A terrifically interesting article on our ability to taste starch as a flavour in its own right. I’ve often wondered about how I could fit some of what I taste into the Holy Four + One, particularly some spices I am sometimes reduced to having to describe as tasting musty. So it’s exciting to see a breakthrough into a possible official designation of a sixth and perhaps more.

The article is in New Scientist 10 September 2016. I have a scanned copy I can send on to anyone interested.

Sifting through LAC’s Cookbook Collection

‘In this episode, we sit down with Erika Reinhardt, archivist at Library and Archives Canada, to discuss LAC’s cookbook collection. We discuss how culture and technology have shaped these books and recipes over time, and the impact they have had on our relationship with food and cooking throughout our history.’

Thanks to my librarian mate Julie for finding this.

Seed: the untold story
‘The Untold Story follows passionate seed keepers protecting our 12,000 year-old food legacy. In the last century, 94% of our seed varieties have disappeared. As biotech chemical companies control the majority of our seeds, farmers, scientists, lawyers, and indigenous seed keepers fight a David and Goliath battle to defend the future of our food. In a harrowing and heartening story, these reluctant heroes rekindle a lost connection to our most treasured resource and revive a culture connected to seeds.’

One to look out for I reckon.

‘ The gay restaurant is a throwback to that time long ago before the American palate had been Bourdained’.
The Death and Life of America’s Gay Restaurants
Mike Albo

‘Jarry  is a print magazine that explores where food and gay culture intersect. More than just a magazine, Jarry brings together a community of gay chefs, eaters, artisans, writers, photographers, artists, and industry influencers, and celebrates the art of gay domesticity’

Colin S got me on to this journal which had first ish in Sept 2015 naturally I had to subscribe ‘for the stories’ I can only wonder why it took so long J

Cacao Biology. Chocolate Culture and Superfood
‘Only the merchants’ fear of losing  cacao was greater than their fear of the potentially dangerous newcomers, triggering a panicked recovery of what the strangers so thoughtlessly fumbled. It was the first lesson in what cacao was worth.’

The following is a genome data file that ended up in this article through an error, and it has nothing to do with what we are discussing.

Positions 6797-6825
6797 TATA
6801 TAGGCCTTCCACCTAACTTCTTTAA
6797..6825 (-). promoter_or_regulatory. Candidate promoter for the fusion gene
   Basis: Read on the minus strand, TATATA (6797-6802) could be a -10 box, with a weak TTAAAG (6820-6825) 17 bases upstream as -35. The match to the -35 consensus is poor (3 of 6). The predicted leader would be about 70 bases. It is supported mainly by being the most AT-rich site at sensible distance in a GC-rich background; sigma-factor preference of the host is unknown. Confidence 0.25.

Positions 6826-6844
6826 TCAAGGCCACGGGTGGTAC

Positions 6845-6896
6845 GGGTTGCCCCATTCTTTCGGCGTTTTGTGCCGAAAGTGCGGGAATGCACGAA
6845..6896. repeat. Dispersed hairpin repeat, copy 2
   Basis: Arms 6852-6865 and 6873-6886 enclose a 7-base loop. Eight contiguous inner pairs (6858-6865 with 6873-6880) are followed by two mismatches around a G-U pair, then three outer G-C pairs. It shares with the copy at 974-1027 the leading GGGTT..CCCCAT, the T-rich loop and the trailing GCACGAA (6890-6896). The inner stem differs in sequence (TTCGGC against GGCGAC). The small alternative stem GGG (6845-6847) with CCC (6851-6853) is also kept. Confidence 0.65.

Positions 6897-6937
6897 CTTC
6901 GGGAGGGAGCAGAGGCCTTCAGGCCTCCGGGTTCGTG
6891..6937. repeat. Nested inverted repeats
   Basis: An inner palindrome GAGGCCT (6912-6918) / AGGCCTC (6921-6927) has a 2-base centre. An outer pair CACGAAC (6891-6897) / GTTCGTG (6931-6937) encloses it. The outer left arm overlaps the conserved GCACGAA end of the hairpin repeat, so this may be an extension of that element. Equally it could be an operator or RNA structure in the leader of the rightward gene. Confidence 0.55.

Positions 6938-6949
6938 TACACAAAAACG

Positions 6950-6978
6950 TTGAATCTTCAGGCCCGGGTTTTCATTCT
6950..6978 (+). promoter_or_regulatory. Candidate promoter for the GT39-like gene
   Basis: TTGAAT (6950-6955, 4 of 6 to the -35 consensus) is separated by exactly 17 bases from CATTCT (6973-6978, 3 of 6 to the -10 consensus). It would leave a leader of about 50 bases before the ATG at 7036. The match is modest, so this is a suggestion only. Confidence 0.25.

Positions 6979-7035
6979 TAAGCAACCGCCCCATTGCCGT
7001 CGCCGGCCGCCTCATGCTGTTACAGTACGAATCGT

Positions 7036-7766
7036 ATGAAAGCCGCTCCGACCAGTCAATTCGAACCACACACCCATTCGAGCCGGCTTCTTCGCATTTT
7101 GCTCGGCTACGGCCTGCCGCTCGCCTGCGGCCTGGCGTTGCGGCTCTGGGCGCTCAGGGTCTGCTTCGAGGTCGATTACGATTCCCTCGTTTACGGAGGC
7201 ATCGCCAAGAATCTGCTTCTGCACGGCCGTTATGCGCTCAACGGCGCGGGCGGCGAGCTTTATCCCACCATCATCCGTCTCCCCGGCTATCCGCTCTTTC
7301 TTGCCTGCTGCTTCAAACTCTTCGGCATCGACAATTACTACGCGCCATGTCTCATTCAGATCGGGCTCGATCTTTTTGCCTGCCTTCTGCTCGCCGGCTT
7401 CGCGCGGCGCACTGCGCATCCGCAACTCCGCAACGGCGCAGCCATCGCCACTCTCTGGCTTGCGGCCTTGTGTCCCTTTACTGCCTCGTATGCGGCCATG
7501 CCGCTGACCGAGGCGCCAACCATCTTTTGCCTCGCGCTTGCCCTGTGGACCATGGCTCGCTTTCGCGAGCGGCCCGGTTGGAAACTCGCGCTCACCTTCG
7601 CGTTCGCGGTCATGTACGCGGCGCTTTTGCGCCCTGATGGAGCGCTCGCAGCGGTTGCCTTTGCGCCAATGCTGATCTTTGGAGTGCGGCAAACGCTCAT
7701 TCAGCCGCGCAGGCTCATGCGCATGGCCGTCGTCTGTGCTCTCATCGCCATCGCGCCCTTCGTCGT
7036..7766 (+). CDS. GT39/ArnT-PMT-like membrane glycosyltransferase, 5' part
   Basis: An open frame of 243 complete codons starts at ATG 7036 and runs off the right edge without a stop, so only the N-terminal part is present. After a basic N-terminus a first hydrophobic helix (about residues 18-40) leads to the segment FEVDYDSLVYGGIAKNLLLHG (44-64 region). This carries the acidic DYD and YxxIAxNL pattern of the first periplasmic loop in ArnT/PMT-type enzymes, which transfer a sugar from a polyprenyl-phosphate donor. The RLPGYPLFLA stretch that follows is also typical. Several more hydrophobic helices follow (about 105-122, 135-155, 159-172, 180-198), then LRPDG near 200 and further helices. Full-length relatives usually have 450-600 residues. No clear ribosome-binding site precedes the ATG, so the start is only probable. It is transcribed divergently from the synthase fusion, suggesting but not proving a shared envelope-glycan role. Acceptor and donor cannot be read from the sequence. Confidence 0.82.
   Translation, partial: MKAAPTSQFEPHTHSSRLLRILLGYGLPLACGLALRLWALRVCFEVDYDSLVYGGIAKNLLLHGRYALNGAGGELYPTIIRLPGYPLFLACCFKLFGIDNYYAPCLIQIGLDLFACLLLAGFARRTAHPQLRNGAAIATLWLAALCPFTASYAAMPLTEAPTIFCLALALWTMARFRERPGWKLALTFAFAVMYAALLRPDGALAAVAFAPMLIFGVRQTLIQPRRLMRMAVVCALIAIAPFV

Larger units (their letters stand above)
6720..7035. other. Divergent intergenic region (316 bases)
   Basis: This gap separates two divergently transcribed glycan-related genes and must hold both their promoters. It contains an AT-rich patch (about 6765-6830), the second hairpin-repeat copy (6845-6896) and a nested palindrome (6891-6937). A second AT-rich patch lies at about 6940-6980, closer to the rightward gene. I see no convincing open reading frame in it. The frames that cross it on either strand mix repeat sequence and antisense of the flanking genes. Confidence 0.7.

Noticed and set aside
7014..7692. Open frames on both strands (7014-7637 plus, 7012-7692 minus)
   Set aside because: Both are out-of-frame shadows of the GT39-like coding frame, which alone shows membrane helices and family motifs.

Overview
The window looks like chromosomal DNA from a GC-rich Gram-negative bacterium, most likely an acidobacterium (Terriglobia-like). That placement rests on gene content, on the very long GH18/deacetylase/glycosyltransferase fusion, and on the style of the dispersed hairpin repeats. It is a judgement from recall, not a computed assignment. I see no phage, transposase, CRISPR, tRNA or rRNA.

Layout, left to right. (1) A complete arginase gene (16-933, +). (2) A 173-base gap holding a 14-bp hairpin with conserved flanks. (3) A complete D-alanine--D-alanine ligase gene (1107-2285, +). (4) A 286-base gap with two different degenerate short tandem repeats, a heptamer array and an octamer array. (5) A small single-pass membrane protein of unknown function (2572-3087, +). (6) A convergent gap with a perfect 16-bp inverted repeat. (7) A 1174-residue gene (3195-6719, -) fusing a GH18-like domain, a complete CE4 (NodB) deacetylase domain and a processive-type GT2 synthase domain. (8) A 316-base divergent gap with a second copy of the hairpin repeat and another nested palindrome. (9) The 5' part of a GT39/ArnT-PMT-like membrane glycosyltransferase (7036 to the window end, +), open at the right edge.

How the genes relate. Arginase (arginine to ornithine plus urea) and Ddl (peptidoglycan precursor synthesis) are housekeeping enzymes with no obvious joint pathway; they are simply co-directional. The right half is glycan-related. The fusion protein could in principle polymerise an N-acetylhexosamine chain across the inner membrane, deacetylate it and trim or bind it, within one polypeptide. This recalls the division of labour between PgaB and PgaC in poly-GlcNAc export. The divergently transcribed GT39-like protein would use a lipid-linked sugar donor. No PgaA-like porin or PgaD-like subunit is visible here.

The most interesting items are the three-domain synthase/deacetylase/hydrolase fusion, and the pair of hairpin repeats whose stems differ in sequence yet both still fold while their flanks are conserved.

Kathryn Sampeck in her arcticle in Revista, the Harvard Review of Latin America, Fall 2016 focussing on ‘the biology of culture’.

Courtesy of John N.

Is Colonialism the Worst Restaurant trend of 2016

As the Guardian reports, a recently opened restaurant in Brisbane, Australia has sparked outrage with its bizarre marketing push. Called British Colonial Co., its website originally explained the concept as “inspired by the stylish days of the empirical push into the developing cultures of the world, with the promise of adventure and modern refinement in a safari style setting.’

There is a branch in Darlinghurst which I have to confess I have been interested to sample – both for the food and the context. I also am not sure three restaurants makes for a trend. However, Helen or anyone else who wants to have a colonial adventure...please email me surreptitiously.

Review: Bugs on the Menu at the Environmental Film Festival

‘Bugs are on the menu in Canadian filmmaker Ian Toews’ documentary screening at the Environmental Film Festival Australia this month. The film promotes that the view that bugs can provide a more sustainable way of food (particularly protein) production for an expanding human population.’

You know me well enough by now to know that I take this kind of statement with several handfuls of salt. Hey, I want to eat bugs along with the rest of em and am looking forward to Cambodia in February with just that in mind. But simplistic solutions like this I reckon will the sound of millions of cricket in their urban farms in the streets of Petersham.

Australian food history timeline

Ta to Jacqui Newling for alerting me to Jan O’Connell’s time line. A great place to fossick in. I am a tad disappointed that Jan hasn’t used Aussie cookbooks as source material tho – or at least hasn’t listed them.